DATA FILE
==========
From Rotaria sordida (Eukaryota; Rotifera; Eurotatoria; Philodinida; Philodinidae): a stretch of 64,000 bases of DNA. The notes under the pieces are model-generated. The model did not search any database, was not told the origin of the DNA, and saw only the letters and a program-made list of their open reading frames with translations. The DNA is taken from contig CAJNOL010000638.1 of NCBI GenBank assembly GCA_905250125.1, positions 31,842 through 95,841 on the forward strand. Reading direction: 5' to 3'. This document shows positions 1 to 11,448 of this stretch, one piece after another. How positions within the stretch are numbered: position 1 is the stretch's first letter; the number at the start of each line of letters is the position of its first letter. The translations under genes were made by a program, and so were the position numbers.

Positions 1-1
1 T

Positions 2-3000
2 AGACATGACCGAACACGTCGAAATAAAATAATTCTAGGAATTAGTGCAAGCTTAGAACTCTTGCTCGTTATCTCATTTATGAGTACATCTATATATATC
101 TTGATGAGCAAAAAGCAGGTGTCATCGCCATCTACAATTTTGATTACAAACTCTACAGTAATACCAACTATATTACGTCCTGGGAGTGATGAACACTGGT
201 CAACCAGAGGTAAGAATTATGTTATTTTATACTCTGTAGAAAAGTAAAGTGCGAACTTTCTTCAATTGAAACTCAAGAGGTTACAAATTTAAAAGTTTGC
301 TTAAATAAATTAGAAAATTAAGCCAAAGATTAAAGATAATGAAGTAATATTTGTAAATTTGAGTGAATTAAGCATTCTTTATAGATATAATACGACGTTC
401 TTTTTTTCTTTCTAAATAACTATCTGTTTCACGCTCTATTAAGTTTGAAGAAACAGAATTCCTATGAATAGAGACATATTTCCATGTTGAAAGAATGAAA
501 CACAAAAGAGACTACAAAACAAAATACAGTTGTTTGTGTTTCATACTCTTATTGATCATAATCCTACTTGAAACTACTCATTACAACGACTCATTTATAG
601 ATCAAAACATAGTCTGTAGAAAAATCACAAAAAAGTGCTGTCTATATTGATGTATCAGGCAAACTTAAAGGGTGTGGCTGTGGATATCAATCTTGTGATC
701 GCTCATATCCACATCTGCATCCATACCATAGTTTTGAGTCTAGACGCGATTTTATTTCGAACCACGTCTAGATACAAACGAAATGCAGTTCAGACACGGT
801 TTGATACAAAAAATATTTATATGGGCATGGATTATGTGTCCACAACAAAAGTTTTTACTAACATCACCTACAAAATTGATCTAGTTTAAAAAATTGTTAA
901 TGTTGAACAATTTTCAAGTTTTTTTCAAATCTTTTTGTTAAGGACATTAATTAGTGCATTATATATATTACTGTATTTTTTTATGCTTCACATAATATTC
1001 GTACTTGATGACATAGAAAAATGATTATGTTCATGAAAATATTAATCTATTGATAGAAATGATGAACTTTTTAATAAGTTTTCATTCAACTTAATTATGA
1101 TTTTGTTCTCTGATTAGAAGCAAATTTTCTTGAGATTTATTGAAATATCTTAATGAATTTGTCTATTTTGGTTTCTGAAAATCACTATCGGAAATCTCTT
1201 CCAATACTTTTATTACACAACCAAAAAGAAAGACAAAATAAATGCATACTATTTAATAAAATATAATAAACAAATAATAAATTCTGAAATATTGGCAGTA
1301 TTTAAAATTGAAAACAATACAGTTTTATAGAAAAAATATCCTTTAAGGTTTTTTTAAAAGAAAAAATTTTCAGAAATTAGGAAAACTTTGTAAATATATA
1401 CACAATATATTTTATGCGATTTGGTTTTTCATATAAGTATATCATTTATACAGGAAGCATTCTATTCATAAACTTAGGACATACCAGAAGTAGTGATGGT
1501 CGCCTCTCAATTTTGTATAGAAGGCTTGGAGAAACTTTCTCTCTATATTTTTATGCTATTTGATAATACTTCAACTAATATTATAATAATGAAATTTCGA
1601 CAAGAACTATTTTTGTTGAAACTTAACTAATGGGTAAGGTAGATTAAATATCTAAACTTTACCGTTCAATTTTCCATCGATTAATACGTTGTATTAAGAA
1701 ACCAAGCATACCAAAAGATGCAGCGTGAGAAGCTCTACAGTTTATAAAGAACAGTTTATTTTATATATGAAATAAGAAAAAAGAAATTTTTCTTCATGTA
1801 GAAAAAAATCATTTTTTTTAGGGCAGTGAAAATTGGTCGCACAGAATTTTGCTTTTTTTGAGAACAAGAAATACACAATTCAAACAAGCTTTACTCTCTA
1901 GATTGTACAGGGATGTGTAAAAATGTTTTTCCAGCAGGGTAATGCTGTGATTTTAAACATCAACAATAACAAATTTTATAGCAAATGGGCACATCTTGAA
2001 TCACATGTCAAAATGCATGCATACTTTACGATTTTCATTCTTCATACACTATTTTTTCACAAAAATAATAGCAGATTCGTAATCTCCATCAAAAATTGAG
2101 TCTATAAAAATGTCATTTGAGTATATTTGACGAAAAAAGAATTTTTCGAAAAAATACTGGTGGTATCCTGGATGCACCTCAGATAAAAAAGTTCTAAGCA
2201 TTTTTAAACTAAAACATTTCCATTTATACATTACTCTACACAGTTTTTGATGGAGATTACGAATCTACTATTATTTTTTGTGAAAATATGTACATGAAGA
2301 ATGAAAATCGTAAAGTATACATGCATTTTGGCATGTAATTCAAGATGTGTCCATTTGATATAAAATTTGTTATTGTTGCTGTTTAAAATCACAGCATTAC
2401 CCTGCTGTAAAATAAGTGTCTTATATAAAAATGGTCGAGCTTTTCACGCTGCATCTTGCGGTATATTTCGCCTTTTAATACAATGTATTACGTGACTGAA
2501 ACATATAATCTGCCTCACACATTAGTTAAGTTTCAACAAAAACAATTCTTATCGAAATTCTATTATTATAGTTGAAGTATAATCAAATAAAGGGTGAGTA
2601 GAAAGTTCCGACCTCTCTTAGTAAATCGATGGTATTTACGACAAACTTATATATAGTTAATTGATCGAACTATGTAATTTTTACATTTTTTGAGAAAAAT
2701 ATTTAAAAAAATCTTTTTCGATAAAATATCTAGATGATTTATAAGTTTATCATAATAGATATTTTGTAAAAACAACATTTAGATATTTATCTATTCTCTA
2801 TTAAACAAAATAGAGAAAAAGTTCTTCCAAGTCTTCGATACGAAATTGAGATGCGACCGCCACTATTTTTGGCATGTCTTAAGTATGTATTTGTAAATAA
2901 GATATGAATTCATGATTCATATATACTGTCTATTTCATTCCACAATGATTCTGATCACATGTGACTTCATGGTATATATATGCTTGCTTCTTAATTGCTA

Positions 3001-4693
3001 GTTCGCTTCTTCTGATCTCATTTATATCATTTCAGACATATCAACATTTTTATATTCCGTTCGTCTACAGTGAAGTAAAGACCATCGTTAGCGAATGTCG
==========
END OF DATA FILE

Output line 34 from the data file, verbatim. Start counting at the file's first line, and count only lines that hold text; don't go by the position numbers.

2901 GATATGAATTCATGATTCATATATACTGTCTATTTCATTCCACAATGATTCTGATCACATGTGACTTCATGGTATATATATGCTTGCTTCTTAATTGCTA